A high Henry’s Law Constant for D4 is the consequence of high vapor pressure and low water solubility, thus D4 directly enters the atmosphere. In “down-the-drain” products such as hair conditioners, most of the D4 will go from waste water into the air. Degradation takes place over a time span of approximately a week to a month,4 enough time for long range atmospheric transport. Dimethicones, by contrast, primarily migrate to soil or sludge where they degrade readily into silicone dioxide, water and carbon dioxide with no adverse environmental consequences.
D5 has replaced D4 but the debate continues with regulators, especially in Canada where concerns have been raised that D5 may also be bioaccumulative.* However, a simple drop-in replacement is not available for D5, and it is employed in various personal care products. Antiperspirants, for instance, rely more heavily on D5 than any other product, and its volatility and feel are essential to the performance that users expect. Hair and skin applications hinge more on feel than volatility, so alternatives have already been proposed. (Discussions on these alternatives and suppliers that provide them are available at www.CosmeticsandToiletries.com; ingredient listings are available by clicking the “Directory” tab on www.GCImagazine.com. In addition, a number of ingredient suppliers fully support silicone lines containing cyclomethicone while also offering numerous cyclic-free choices).
Few commercial beauty products prominently claim to be silicone-free. Makeup, particularly face primers, seem to be an exception—with Korres Face Primer, Exuberance’s Helichrysum Silicone-Free Makeup Primer and Tarte’s ReCreate Silicone-Free Primer as notable examples making silicone-free claims.
A positive sign for the current status of silicones is that they do not appear on the Campaign for Safe Cosmetics list of “Chemicals of Concern.” The biggest difference between the silicone issue and phthalates, another ingredient type under heavy regulatory and NGO scrutiny, is that silicones are an environmental concern rather than a human health one. It is also clear that, despite the claims of non-industry special interest groups, the beauty industry and regulators actively investigate both human and environmental issues far more intensively than consumers or activists realize. The official industry response regarding silicones is coordinated by Silicones Environmental, Health & Safety Council of North America5 and the European Silicones Centre.6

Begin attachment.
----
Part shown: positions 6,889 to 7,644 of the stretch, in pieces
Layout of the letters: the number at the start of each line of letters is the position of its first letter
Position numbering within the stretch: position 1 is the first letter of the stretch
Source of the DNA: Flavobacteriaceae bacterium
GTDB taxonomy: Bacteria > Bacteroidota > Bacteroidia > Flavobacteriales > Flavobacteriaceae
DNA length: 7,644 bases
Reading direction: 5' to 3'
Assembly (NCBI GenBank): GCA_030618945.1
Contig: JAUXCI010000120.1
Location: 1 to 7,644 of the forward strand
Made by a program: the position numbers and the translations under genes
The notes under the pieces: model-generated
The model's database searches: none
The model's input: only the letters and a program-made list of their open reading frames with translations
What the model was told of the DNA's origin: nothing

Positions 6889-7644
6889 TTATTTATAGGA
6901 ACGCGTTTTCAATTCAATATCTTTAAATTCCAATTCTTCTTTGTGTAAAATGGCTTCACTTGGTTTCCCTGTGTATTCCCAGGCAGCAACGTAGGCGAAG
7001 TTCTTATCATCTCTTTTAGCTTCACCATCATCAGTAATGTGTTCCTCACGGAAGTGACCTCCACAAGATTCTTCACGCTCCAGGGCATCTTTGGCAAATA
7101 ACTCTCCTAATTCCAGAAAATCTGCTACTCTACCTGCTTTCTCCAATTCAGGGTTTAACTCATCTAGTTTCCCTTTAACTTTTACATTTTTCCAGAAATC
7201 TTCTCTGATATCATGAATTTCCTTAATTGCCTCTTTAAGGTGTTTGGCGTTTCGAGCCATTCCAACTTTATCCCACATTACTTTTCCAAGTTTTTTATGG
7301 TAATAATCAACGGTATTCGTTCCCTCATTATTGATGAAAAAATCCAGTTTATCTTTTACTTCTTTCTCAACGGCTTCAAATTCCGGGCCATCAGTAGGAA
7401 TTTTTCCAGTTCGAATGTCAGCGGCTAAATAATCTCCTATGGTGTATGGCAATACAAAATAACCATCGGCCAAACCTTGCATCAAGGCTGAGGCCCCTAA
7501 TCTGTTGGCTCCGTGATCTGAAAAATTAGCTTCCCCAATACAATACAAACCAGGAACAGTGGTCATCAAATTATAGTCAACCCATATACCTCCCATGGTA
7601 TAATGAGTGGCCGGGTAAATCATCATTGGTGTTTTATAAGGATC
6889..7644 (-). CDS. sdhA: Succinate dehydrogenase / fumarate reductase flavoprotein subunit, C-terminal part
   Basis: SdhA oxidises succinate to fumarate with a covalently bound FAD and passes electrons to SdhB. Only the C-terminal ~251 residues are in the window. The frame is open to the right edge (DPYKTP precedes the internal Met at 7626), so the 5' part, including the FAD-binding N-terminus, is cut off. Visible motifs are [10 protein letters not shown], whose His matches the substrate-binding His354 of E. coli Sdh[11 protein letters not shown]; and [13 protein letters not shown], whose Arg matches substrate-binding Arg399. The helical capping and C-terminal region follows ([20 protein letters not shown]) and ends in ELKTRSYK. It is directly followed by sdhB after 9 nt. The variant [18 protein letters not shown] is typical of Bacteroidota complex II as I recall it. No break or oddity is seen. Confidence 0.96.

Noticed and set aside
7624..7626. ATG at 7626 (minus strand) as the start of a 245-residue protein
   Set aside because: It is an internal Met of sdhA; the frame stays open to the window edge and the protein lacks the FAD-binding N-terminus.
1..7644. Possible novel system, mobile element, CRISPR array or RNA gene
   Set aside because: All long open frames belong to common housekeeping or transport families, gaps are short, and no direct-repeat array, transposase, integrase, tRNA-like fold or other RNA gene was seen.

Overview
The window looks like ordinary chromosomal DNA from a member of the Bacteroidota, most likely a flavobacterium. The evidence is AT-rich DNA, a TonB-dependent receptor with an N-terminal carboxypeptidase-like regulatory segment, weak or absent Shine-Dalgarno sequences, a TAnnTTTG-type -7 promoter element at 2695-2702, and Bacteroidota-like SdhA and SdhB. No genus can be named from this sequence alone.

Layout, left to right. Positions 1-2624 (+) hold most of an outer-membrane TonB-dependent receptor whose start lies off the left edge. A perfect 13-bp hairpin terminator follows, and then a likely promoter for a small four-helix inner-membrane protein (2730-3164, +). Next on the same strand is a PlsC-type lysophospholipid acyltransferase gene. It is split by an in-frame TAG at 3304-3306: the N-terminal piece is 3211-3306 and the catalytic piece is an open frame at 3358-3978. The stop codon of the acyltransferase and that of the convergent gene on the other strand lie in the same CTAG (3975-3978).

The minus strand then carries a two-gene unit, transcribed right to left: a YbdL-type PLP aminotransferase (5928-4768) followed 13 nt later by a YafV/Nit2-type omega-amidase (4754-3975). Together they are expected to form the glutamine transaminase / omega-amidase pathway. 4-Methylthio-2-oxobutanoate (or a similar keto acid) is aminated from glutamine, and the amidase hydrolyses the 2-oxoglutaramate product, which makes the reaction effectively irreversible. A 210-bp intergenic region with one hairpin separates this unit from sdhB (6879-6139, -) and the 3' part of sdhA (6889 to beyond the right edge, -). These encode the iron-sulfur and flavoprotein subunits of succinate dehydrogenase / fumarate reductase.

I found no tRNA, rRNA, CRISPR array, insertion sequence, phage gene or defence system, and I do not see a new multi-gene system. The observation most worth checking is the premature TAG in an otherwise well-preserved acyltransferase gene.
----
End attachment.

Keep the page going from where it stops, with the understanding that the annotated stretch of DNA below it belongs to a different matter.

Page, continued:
It is unlikely that silicones will ever become a lightning rod for conspiracy theories like diethyl phthalate and parabens have. The issues will probably be solved through rational analysis of the science by national regulatory agencies, and there, the science is very positive for confirming the human safety of cyclic silicones. There will be some minor push back from a few consumer companies but the cyclic silicones are far too valuable to be broadly eliminated simply as a precautionary step.
For additional reading on silicones and other ingredient types in the crosshairs, read “Controversial Ingredients: One Brand’s Perspective,” published by GCI in December 2011.
- ec.europa.eu/health/scientific_committees/consumer_safety/docs/sccs_o_029.pdf (Accessed Feb 20, 2012)
- pubs.acs.org/cen/coverstory/89/8918cover.html?utm_source=twitterfeed&utm_medium=twitter (Accessed Feb 20, 2012)
- C Stevens, Environmental fate and effects of dimethicone and cyclotetrasiloxane from personal care applications,Int J Cosm Sci, 20, 297–305 (1998)
- J Lambert, Silicone Safety in the Cosmetic Industry, Cosm Toil, Nov 2011
- www.sehsc.com (Accessed Feb 20, 2012)
- www.silicones.eu (Accessed Feb 20, 2012)